- Kevin Seifert, NFL Nation
- 0 Shares
Posted by ESPN.com's Kevin Seifert
The situation begins to focus this week. At some point, Detroit officials will find themselves face-to-face with Georgia quarterback Matthew Stafford. They'll size up Alabama offensive tackle Andre Smith. They'll get a better sense for the handful of blue-chip players who could be the No. 1 overall pick of a draft that as of Tuesday is 67 days away.
The Lions are approaching a franchise-altering decision: Because of their 0-16 record in 2008, they will have their choice of any college player in the nation. There are no obstacles, no reasons to cross their fingers and no "if-then" scenarios to consider. It's the rarest of opportunities, even for a team with the Lions' recent history. In fact, nearly 30 years have passed since the Lions last owned the No. 1 pick.
(For the historically minded: Running back Billy Sims, 1980.)
The top pick annually carries a combination of opportunity and fear. You can choose anyone -- so don't make a mistake.
Occasionally, the choice is obvious. In 2001, for example, few people faulted the Atlanta Falcons for targeting Virginia Tech quarterback Michael Vick. Sometimes there is a handful of players who seem equally worthy. In 2007, you could have made an argument for LSU quarterback JaMarcus Russell, Georgia Tech receiver Calvin Johnson or Wisconsin tackle Joe Thomas at No. 1.
Then there are years when it seems no one might be qualified. Wouldn't it be the Lions' luck if that were the case in 2009? Media analysts have tabbed Stafford as the likeliest overall pick because he is the top quarterback prospect, but that might not have been the case had Heisman Trophy winner Sam Bradford not returned to Oklahoma. The Lions must determine whether Stafford is worthy of the No. 1 pick -- or if, like Utah's Alex Smith (2005) and Fresno State's David Carr (2002) before him -- he's merely the best quarterback in the draft.
If it's the latter, where would the Lions turn? Would it be Smith, whom Alabama coach Nick Saban kicked off the team last season? Texas Tech receiver Michael Crabtree? (The Lions history with drafting wide receivers works against Crabtree in this case.) Wake Forest linebacker Aaron Curry? Or would they trade the pick altogether?
With the annual scouting combine set to commence later this week in Indianapolis, let's take a closer look at the Lions' options. The Lions, after all, aren't just deciding whom to select. They must determine when they want to pick as well.
The franchise quarterback
Even at this early date in the draft season, it seems clear that 2009 is not a banner year for so-called "blue-chip" quarterbacks. ESPN.com analyst Todd McShay has four underclassmen at the top of his quarterback rankings: USC's Mark Sanchez, Kansas State's Josh Freeman and Ball State's Nate Davis. The senior class of quarterbacks, McShay notes, "ranks among the worst in NFL draft history."
This set of circumstances has several implications for the Lions. Historically, underclassman quarterbacks are less likely to develop into NFL stars. That inherently makes Stafford a more difficult and potentially riskier prospect to evaluate. But conversely, it means the Lions will have less to choose from if they bypass him and target a lesser-known quarterback lower in the draft.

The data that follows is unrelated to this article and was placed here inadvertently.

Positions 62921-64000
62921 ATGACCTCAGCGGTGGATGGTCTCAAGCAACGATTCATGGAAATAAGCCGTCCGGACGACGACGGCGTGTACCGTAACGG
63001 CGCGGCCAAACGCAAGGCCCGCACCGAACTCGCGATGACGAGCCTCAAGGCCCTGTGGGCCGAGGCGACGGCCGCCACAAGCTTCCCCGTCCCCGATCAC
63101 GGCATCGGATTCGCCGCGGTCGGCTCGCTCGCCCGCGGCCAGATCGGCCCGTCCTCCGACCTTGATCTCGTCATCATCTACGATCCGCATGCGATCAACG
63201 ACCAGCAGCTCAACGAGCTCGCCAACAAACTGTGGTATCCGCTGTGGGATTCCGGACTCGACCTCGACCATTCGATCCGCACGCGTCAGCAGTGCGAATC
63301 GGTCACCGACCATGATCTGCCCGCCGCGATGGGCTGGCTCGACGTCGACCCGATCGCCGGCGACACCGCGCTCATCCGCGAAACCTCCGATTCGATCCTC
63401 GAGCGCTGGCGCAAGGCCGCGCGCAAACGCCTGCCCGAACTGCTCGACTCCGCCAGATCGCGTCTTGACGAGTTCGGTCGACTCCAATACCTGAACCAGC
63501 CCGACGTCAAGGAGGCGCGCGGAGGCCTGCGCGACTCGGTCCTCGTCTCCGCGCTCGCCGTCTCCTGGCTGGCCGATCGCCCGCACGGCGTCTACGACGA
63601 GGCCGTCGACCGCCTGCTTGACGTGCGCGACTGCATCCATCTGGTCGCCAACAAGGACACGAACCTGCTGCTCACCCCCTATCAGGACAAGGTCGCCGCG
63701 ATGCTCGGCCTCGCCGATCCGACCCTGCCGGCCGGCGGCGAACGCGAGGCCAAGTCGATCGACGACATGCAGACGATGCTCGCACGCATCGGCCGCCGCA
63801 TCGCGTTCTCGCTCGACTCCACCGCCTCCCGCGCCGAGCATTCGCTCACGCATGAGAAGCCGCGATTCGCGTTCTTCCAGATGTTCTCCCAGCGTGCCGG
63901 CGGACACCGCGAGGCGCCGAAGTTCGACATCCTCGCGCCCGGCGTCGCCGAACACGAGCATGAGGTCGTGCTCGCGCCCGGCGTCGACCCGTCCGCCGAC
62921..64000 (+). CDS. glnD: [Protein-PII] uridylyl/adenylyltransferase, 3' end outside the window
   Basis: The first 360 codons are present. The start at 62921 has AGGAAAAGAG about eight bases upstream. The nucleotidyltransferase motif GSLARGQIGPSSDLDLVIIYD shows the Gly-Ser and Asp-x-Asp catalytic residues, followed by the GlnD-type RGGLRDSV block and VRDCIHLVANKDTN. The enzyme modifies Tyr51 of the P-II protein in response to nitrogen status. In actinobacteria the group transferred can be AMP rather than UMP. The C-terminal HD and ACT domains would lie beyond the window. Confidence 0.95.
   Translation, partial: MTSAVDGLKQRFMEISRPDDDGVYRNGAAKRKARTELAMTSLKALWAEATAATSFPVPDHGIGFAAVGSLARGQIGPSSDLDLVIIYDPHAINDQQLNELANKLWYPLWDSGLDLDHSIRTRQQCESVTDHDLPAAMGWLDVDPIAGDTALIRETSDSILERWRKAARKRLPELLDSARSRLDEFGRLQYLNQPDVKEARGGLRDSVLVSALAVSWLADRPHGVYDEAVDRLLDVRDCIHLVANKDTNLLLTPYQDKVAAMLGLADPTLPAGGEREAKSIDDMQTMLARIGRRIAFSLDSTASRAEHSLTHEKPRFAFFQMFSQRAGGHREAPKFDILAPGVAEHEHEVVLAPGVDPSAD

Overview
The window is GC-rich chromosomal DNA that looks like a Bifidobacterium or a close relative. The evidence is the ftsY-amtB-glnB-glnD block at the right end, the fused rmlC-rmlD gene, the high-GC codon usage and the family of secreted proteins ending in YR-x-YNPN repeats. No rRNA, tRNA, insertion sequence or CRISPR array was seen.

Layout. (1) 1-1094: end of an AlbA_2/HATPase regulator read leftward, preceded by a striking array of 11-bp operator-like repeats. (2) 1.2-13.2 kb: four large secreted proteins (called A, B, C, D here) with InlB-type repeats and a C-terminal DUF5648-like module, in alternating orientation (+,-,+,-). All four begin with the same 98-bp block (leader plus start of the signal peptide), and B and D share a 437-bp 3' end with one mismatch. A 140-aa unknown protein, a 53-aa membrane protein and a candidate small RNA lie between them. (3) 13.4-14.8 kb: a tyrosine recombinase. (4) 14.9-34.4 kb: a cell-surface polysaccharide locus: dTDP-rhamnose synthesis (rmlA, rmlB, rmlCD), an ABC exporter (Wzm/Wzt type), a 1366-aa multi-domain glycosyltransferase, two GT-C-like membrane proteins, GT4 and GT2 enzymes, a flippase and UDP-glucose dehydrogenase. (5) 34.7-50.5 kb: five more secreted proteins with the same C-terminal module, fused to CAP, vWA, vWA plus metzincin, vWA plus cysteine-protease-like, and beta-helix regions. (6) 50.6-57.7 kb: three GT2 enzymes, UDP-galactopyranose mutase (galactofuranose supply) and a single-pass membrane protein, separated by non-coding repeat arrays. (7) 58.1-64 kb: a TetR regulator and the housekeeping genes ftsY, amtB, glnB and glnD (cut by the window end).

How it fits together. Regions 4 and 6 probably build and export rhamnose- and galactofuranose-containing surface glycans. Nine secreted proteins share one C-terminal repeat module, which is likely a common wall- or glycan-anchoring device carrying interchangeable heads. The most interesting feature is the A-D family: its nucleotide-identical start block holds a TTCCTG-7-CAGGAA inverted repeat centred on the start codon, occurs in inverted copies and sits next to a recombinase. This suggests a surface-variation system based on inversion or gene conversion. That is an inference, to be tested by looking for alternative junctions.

(The wild-card might be USC quarterback Mark Sanchez, who hasn't generated much No. 1-pick buzz. Sanchez could change that if he decides to work out fully at the combine, as has been reported.)
Knowing they need to address the quarterback position in some way, the Lions have been working for months to evaluate the lower portions of the class. Starting with the combine, they'll be able to address the Stafford question more directly. Stafford isn't expected to work out, following a long-h
eld pattern of top quarterback prospects, but he will be scheduled to conduct interviews with team officials.
How smart is he? Does he display leadership attributes? What about his character? Those are questions the Lions can begin answering at the combine.
If drafted No. 1 overall, Stafford figures to exceed the $30 million in guaranteed money that Miami gave offensive tackle Jake Long last year as the top pick in the draft. If anything concerns the Lions about Stafford's physical or mental makeup, they will have to consider possible fallback options to minimize the financial risk.
The Dolphins took that path with Long, opting for a talented but grounded player who could fill a hole for the next decade. In doing so, Miami passed over Virginia defensive end Chris Long, Boston College quarterback Matt Ryan and Arkansas tailback Darren McFadden, among other higher-risk but potentially higher-reward choices.
Does a "safe" pick exist for the Lions at No. 1? Could it be Curry? What about Boston College defensive tackle B.J. Raji, who would fill a tremendous need and probably accept less guaranteed money than Stafford? Those questions, too, the Lions will explore in Indianapolis.
Thanks to the October trade of receiver Roy Williams, the Lions already own five of the draft's top 82 picks. They could further speed up the rebuilding process by trading out of the No. 1 pick if they determine no player is worthy of that slot.
A quarterback has been involved the last two times the No. 1 pick has been traded. In 2004, San Diego moved down three spots in the draft so the New York Giants could have Eli Manning. For doing so, the Chargers received third- and fifth-round picks in 2004 and the Giants' first-round pick in 2005.
In 2001, the Chargers moved down four spots in the draft so that Atlanta could grab Vick. San Diego received kick returner Tim Dwight, a third-round pick in 2001 and a second-round pick in 2002 for its trouble.
So it stands to reason that the Lions' best hope for a trade is if another team falls in love with Stafford and is willing to pursue him aggressively.
With any luck, it's an option the Lions won't have to make again for a long time.